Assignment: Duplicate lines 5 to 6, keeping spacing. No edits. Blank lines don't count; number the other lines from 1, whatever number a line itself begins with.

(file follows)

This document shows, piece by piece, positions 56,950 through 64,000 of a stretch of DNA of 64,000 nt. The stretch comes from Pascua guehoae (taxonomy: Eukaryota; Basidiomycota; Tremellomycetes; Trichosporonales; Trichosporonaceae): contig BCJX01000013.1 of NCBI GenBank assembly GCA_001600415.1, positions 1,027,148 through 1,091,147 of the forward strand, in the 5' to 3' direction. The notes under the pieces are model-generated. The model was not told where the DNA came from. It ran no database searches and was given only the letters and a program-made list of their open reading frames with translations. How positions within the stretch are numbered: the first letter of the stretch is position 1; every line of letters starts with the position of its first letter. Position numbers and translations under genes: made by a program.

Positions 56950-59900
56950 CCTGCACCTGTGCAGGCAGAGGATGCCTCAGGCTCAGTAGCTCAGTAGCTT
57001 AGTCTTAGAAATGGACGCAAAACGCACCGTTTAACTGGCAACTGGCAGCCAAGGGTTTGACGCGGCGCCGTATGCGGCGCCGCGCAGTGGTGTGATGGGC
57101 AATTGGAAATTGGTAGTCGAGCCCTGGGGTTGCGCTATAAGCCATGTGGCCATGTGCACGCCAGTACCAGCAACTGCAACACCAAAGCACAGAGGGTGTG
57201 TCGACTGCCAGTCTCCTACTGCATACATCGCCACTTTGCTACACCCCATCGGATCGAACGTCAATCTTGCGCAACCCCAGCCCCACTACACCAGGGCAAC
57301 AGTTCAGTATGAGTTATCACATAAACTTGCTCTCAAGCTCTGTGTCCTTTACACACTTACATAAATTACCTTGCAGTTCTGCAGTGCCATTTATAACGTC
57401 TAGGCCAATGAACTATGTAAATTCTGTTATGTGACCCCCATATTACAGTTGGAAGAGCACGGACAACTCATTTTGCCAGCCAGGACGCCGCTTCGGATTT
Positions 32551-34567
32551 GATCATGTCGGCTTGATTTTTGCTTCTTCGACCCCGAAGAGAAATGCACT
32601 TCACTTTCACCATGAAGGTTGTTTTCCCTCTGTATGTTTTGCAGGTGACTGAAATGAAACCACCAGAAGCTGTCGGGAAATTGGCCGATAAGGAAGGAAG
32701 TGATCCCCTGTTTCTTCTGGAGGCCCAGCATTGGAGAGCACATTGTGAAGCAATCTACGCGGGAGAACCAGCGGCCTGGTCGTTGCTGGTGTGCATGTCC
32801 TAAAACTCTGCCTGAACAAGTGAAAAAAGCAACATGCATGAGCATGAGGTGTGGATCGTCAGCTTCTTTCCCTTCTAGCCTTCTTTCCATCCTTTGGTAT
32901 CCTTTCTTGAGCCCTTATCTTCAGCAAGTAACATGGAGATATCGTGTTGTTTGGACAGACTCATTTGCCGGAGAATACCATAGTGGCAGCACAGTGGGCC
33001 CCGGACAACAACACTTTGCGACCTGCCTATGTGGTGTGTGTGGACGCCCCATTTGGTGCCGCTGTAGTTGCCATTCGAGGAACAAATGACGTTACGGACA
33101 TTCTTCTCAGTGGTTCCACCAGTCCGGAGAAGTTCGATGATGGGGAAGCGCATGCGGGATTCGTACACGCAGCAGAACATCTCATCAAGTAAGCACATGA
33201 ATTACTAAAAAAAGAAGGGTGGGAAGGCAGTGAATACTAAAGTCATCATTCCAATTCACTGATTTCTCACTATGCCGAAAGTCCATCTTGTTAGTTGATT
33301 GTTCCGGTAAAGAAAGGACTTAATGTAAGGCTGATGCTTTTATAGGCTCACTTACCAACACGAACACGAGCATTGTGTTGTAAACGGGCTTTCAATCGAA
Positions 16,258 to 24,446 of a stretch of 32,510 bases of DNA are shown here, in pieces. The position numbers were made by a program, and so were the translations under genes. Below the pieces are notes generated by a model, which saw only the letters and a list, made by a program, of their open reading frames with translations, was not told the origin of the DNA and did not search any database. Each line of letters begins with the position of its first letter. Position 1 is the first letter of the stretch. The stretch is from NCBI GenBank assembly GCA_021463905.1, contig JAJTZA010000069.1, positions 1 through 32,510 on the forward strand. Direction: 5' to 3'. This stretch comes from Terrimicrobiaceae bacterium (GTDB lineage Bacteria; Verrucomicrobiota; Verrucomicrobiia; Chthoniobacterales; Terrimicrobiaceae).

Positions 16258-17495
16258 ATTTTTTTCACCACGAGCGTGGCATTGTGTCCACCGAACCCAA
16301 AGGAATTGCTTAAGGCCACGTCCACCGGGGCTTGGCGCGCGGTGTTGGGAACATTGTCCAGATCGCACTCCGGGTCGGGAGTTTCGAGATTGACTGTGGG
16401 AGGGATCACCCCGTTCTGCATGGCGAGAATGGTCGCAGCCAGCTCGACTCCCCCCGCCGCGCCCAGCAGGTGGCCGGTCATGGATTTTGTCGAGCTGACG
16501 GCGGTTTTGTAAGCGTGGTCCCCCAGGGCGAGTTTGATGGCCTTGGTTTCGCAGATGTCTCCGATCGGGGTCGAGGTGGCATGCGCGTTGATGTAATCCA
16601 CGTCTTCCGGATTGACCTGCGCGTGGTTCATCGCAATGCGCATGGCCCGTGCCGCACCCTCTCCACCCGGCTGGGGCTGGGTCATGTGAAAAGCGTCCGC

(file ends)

57101 AATTGGAAATTGGTAGTCGAGCCCTGGGGTTGCGCTATAAGCCATGTGGCCATGTGCACGCCAGTACCAGCAACTGCAACACCAAAGCACAGAGGGTGTG
57201 TCGACTGCCAGTCTCCTACTGCATACATCGCCACTTTGCTACACCCCATCGGATCGAACGTCAATCTTGCGCAACCCCAGCCCCACTACACCAGGGCAAC